You my friend ARE a true adventurer.
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Old 11-19-2012, 07:08 PM   #38
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great ride report.

Tony. i must have scored you in many ute cups and after reading this report so far, im going to have to give you a clean so far for a score!

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RIDE STEALTH,



http://www.advrider.com/forums/showthread.php?t=348508
http://www.advrider.com/forums/showthread.php?t=489958 Sunday worship, a strap-on, and Does this water taste funny?
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Old 11-19-2012, 09:16 PM   #39
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Day 20
Saturday - November 10, 2012
West Texas Wind Storms, how bad can it be?



David Brown’s Sport Center represents in a large Texas way. This dealership is huge and spotless. I checked in and went to the service shop in another building to get Jo Jo checked in. Everyone there had heard about me and were curious about the trip. There was a lot of talk about trials, they just sold a 300 TXT Gas Gas to a local high school kid and they knew many folks that I have ridden with from the Amarillo and Pampa areas. I saddens me thinking about some of the guys that are now gone, guys my age. I rode over the cottonwoods with folks he and I both knew. When living in Texas for 11 years, we traveled to Pampa at Lake McClellan for the Texas State Series and then the US Central Regional Series. So there were two events a year out here on the cap rock. We rode over dead fall, huge cottonwoods that had died. A few sections on top of the cap rock but mostly air logs and more logs. By the last few sections of the third loop, we finally figured out how to ride the logs, only to soon forget until the next event there 6 months or so later.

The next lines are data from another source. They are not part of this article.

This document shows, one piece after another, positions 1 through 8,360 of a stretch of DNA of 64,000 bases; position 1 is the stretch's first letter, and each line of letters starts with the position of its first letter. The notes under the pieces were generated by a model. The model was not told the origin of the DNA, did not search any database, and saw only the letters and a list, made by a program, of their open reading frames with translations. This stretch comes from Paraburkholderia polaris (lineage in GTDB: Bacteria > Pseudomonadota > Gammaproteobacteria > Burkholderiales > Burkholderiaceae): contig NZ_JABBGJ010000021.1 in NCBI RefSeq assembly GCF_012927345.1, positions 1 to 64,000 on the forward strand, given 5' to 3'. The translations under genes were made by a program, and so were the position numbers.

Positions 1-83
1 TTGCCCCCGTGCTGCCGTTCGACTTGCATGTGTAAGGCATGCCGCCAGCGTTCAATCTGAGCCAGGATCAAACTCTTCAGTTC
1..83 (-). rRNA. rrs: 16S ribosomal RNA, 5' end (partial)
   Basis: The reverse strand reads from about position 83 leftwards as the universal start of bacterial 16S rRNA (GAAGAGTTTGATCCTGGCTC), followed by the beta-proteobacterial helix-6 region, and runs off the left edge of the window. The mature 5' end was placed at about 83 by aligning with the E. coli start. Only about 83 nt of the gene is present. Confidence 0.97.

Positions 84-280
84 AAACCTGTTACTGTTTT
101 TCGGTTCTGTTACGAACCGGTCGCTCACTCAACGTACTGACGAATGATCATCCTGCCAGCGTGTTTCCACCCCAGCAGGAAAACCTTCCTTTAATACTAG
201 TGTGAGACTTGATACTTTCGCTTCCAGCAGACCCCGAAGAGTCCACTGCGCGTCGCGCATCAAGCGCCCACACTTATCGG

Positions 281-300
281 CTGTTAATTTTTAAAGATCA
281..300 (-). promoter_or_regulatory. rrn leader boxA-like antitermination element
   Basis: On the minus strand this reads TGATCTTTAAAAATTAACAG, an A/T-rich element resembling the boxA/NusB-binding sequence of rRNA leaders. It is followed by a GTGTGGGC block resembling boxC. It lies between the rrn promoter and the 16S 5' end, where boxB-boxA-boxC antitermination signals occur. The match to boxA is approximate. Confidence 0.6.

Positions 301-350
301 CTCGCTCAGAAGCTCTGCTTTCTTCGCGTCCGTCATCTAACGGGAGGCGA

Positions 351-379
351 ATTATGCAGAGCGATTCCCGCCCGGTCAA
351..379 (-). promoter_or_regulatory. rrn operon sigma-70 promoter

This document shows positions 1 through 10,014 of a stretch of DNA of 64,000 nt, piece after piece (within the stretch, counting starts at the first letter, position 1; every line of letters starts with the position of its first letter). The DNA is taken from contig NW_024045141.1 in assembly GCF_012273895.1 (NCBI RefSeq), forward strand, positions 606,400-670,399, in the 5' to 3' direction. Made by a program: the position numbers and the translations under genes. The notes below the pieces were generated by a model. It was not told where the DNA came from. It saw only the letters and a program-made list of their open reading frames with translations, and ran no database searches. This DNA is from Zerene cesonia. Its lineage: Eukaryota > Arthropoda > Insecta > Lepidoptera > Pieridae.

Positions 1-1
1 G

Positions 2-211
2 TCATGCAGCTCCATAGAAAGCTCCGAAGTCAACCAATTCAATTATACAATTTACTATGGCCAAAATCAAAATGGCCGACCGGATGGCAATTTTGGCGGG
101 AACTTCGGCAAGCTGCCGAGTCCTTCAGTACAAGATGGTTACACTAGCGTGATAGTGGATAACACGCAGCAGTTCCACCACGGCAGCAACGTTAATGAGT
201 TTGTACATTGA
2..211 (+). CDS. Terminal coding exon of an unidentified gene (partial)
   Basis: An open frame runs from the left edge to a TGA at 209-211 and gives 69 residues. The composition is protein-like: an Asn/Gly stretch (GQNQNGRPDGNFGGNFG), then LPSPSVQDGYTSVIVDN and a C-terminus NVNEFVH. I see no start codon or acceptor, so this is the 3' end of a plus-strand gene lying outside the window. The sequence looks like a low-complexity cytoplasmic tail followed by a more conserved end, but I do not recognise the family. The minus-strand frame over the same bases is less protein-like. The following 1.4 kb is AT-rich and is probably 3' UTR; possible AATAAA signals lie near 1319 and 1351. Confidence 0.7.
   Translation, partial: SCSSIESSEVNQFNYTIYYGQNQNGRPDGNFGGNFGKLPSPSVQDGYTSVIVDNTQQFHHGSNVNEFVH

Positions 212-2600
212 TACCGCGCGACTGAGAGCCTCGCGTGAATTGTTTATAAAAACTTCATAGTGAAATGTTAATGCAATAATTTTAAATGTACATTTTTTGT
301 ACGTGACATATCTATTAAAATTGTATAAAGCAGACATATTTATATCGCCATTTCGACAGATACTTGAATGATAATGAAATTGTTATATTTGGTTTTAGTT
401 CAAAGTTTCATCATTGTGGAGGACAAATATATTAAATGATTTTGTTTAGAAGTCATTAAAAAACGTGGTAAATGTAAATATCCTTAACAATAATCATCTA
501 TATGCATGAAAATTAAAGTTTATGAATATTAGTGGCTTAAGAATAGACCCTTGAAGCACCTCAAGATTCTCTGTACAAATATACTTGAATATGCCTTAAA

Quote:
Hell son I own this place.


One older gentleman was somewhat assisting a mechanic with a non starting Kawasaki side by side. I thought the Kawasaki was his, he seemed to know what questions to ask. He then disappeared and came back and stayed in the service managers office for a while. The cable arrived around 10 AM and they told me I could do it myself and use their tools if I wanted, which is what I did using my own tools. No charge, come by any time and if you need any help we will get you lined out. As I was leaving, the old guy asked me about the Albuquerque economy and I finally asked him what his business was, real estate? His response, hell son I own this place. I had been complimenting his shop and the staff and he said that made him happy to hear praises from a customer. It was a very impressive shop and very laid back like most Texans.







Oh yea, they also sell Klim gear.


Wow, a new Jo Jo for only $6200. It’s such a cute little baby.


David Brown. He is 72 years old, wow. He has been the owner for like 30 years or more.



Mr. Brown then took me to his man cave, his personal shop and his beauties. A 1952 Vincent, worth @ $100K. He rebuilt it himself and this bike was so far ahead of it’s time. Cantilevered front brakes, the rear fender has a hinge that allows you to remove the rear wheel and switch it around. It has a sprocket on both sides of the wheel. This was the father of dual sport bikes. Race it on Saturday night and then go cross country or trials on Sunday, ride it to work on Monday.




Mr. Brown was just a great host, I could have listened to him talk all day but with the wind storm on it’s heels and a long way across New Mexico, I needed to come up with a plan. Again my weather consultant was on the web advising me of the storm, where the precipitation was. I found a row of self storage buildings and one was unlocked so I had a temporary home as I consulted. Ray said the weather my friend, looks terminal. I decided to make the ride to Clovis and see what happens. Riding in the wind is a very proprioceptive, one of eight senses we never ever use. I don't recall reading many adventure reports riding in this kind of wind weather, maybe in Mongolia's steeps?